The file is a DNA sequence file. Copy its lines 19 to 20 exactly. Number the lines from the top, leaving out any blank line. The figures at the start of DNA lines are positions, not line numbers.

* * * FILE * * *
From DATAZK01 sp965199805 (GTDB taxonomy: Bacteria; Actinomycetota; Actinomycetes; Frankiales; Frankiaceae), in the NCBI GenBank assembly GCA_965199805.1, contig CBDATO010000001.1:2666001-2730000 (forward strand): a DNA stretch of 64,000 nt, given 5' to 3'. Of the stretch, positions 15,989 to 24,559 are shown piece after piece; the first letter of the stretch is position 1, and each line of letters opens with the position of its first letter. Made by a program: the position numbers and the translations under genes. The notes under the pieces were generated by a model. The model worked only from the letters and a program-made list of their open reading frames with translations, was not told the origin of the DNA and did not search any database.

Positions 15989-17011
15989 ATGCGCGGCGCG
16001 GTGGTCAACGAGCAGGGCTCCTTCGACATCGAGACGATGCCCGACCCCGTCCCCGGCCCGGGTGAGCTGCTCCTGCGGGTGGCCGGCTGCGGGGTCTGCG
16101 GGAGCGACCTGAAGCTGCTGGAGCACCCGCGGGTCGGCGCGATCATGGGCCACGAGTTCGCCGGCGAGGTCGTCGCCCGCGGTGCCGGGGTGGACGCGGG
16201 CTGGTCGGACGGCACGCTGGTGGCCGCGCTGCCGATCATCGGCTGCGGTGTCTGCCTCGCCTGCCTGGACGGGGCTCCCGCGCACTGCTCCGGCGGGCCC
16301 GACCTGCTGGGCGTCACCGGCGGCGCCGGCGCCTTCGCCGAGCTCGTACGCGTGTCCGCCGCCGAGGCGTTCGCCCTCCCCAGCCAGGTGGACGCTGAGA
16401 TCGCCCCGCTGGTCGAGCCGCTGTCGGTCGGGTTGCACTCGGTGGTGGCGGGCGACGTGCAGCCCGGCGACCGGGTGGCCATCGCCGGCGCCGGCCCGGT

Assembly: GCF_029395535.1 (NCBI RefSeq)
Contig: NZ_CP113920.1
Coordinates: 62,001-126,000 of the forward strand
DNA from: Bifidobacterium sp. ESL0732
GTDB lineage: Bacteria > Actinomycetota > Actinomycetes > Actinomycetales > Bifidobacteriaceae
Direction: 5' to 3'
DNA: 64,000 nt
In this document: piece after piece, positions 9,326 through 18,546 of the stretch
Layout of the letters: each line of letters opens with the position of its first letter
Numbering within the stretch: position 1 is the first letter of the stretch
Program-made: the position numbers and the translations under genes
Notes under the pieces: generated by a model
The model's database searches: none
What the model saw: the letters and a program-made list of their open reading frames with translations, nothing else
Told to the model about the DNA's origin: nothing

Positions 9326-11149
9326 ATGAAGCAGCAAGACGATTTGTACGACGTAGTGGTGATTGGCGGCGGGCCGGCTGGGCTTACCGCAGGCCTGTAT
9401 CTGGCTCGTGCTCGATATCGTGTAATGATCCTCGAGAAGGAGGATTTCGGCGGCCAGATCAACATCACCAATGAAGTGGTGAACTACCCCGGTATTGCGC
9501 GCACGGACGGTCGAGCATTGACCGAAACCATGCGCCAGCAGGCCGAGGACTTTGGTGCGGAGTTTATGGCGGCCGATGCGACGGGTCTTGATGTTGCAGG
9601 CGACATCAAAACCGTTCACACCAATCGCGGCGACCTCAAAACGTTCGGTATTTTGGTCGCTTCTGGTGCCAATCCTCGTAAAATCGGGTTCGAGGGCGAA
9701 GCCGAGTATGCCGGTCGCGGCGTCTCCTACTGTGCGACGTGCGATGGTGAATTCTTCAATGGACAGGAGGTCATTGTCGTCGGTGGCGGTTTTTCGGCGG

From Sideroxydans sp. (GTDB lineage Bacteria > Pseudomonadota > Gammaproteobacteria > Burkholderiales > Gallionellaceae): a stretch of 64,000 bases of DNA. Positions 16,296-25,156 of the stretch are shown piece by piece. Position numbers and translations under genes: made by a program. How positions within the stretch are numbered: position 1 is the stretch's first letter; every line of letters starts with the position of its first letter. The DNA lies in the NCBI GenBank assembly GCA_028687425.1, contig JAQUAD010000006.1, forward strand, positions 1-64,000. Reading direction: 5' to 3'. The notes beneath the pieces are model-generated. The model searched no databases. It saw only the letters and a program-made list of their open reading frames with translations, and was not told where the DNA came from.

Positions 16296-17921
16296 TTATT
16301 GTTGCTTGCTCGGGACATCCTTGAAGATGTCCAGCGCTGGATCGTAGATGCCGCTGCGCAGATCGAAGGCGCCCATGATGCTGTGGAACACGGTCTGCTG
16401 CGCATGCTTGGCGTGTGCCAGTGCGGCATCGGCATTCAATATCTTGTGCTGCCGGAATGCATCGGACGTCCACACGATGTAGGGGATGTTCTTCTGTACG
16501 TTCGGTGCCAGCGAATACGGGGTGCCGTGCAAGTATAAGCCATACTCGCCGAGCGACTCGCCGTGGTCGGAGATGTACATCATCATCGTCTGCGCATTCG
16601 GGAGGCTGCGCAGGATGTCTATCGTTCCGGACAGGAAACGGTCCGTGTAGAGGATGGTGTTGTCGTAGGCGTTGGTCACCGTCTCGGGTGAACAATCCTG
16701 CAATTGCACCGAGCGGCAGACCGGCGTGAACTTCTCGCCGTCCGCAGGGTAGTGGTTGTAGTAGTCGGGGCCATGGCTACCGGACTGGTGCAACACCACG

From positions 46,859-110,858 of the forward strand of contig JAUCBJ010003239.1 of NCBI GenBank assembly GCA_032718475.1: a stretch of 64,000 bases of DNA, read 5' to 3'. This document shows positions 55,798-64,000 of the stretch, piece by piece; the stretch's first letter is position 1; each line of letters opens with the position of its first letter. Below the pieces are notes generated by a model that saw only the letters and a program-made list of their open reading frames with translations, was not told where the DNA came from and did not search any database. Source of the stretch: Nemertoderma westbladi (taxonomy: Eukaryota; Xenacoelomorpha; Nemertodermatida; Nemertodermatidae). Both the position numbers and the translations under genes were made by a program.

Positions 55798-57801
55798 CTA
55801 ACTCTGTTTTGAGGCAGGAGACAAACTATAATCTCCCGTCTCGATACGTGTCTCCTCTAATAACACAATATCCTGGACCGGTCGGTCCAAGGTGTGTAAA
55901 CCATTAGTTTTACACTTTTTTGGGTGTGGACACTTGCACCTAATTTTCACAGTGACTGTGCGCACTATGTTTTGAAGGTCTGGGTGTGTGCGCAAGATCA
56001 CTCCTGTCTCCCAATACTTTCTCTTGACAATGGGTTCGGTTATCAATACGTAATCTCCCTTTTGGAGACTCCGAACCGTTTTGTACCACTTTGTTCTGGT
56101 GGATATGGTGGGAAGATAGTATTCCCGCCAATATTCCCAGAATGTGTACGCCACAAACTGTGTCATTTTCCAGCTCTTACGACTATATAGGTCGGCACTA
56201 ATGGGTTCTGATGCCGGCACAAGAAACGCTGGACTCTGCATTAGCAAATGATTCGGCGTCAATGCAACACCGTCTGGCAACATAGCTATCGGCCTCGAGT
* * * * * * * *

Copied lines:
Program-made: the position numbers and the translations under genes
Notes under the pieces: generated by a model